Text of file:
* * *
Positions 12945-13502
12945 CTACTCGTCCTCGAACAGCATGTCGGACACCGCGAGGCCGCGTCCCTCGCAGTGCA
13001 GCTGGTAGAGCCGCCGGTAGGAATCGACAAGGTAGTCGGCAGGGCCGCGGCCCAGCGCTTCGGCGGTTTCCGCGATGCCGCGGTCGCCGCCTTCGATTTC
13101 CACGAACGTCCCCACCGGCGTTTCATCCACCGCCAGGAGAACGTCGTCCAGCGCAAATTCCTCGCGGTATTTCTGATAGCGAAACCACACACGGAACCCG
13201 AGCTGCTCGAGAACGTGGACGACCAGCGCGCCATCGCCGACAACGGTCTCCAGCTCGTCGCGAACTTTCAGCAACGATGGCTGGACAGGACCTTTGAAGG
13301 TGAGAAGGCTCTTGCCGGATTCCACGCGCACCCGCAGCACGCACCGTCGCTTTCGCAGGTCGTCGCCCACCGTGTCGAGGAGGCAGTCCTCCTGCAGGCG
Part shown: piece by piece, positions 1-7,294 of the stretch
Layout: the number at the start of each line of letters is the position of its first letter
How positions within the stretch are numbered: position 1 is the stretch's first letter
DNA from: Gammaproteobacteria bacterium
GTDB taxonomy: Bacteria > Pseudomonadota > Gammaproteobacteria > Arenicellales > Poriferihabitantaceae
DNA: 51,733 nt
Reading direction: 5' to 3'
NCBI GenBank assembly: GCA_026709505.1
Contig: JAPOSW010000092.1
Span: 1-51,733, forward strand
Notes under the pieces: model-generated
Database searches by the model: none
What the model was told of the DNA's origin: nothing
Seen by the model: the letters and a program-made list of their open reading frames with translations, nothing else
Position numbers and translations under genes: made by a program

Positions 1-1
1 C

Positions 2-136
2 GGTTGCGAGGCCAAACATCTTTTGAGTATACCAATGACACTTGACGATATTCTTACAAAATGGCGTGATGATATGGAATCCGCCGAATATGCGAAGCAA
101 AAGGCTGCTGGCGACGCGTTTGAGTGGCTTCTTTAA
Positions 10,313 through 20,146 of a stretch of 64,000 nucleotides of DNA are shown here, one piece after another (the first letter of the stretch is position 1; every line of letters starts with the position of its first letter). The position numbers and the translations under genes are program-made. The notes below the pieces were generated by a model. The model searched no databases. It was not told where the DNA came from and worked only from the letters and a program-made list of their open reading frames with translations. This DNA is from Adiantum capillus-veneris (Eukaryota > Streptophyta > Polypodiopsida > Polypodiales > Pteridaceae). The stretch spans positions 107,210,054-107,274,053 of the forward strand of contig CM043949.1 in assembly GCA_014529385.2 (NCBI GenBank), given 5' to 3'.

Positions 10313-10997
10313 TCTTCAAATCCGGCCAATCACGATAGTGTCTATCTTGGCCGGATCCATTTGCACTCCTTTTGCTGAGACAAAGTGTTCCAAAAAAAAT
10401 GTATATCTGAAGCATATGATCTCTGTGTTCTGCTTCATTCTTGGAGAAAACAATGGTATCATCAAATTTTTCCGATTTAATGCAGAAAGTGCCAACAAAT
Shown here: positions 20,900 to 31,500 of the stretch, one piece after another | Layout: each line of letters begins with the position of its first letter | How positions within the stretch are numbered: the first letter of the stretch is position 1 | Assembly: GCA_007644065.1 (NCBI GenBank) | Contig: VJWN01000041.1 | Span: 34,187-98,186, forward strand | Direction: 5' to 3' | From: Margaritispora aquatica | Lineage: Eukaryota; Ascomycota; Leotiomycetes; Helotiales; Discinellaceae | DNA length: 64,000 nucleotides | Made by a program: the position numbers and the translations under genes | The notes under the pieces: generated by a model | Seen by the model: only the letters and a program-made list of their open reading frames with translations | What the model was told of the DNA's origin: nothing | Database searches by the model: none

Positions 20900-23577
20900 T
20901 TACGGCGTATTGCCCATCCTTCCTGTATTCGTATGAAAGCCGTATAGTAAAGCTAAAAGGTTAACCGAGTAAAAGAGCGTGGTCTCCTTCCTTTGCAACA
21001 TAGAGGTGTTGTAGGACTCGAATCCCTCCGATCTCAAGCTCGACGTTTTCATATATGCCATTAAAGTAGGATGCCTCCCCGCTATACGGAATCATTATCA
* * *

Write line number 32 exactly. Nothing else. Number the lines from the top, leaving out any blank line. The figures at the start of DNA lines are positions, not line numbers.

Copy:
Positions 20900-23577